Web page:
Web Site Aims To Help Doctors, Nurses Spread Word Of Foodborne Illness
Posted April 13, 2004
RALEIGH, N.C. — Foodborne illness infects more people every year than the common cold. Doctors and nurses have a new tool to help fight the spread of of these nasty bugs.
From mad cow disease from Canada to contaminated green onions from Mexico, recent food imports carrying potentially deadly diseases have some Americans worried about what they eat.
Health experts say there are bigger threats to be concerned about.
"We hear these national concerns about the safety of our food and certainly we need to pay attention to that, but the greatest number of food illnesses occur right in our kitchens," said WRAL HealthTeam nutritionist Lynn Hoggard.
Approximately 76 million Americans suffer from foodborne illnesses every year; 5,000 people die. Most of those deaths are caused by a handful of bugs including salmonella, E.coli and listeria.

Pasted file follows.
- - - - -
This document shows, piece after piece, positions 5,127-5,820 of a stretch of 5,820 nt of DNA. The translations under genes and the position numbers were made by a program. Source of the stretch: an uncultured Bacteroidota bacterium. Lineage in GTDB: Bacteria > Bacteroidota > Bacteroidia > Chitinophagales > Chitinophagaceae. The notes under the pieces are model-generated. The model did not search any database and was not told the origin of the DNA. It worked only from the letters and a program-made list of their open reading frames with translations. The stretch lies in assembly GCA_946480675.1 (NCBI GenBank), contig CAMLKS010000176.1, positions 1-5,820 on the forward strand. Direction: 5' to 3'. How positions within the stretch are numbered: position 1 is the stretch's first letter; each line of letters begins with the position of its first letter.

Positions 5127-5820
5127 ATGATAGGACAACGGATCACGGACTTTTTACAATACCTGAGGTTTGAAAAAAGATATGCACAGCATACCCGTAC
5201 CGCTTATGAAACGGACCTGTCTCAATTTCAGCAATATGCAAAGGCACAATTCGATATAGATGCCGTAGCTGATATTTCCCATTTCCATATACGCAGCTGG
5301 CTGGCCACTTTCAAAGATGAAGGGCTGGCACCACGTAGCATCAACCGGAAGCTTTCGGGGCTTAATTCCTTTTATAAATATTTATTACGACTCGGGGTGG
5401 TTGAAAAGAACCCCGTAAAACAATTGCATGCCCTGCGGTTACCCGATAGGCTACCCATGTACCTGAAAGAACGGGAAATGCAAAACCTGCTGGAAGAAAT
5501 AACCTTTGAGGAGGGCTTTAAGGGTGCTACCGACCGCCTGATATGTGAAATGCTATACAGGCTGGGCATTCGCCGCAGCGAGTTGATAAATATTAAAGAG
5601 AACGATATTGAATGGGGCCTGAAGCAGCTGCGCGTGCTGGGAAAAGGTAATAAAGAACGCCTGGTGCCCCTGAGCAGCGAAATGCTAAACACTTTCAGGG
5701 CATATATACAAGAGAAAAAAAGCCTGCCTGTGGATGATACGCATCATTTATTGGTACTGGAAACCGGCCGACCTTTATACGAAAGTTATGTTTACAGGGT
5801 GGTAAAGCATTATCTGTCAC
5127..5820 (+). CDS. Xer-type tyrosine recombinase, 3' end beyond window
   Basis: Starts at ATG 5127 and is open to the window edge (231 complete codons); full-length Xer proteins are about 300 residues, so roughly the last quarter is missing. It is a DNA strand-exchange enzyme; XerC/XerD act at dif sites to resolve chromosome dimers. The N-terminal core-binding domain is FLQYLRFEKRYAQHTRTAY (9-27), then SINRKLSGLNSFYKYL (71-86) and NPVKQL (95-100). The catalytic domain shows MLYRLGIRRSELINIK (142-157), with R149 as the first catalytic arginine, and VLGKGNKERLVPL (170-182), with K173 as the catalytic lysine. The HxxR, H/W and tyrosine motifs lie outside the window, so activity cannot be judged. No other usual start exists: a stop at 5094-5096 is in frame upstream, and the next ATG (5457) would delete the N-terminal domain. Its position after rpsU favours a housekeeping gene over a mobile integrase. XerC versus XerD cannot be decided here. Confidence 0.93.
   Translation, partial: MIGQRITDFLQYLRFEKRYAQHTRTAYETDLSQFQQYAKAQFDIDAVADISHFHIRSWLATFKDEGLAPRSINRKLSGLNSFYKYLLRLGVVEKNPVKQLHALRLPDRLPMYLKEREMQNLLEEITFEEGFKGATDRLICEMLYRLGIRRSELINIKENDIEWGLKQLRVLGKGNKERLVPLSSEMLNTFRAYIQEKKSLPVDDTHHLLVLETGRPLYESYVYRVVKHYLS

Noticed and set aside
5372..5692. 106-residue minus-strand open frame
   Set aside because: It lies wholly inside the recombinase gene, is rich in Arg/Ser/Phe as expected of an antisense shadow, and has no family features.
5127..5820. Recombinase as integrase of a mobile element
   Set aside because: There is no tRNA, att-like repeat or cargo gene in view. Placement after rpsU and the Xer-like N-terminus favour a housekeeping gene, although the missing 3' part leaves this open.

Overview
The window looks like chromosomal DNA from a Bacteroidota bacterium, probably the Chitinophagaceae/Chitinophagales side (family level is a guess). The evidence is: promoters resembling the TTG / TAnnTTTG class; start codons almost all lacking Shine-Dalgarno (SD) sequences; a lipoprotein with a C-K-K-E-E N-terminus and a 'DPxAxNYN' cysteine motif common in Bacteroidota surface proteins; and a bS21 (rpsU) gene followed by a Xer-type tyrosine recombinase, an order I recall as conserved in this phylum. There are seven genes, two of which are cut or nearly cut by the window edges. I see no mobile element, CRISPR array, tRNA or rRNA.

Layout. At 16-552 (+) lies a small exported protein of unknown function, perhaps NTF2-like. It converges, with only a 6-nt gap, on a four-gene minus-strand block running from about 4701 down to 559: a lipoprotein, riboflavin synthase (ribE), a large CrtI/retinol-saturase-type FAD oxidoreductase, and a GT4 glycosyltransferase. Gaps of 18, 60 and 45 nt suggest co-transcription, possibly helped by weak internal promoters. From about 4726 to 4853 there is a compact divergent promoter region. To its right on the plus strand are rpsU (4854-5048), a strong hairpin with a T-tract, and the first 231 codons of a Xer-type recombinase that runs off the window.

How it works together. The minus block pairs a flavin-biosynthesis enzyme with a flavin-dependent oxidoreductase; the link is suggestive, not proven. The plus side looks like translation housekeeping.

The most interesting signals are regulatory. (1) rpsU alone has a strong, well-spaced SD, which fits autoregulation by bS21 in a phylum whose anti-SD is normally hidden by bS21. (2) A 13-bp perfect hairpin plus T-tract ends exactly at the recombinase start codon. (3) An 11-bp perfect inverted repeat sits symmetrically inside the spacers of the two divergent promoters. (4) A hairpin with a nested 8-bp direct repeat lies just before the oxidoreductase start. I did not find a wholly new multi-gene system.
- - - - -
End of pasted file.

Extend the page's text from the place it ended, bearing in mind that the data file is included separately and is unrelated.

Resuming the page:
That is why a coalition of health care experts is calling on doctors and nurses to take a closer look at patients with food poisoning.
"Physicians can help identify an outbreak before it becomes a public health emergency," said Dr. David Acheson of the Food and Drug Administration.
With the help of the American Medical Association, the coalition has created
a new online reference guide
. Now, information and symptoms on hundreds of foodborne illnesses is just a click away.
Health officials hope it will help doctors quickly identify the illness and report it -- which is key. They say it is not enough to just treat the patient and send them home.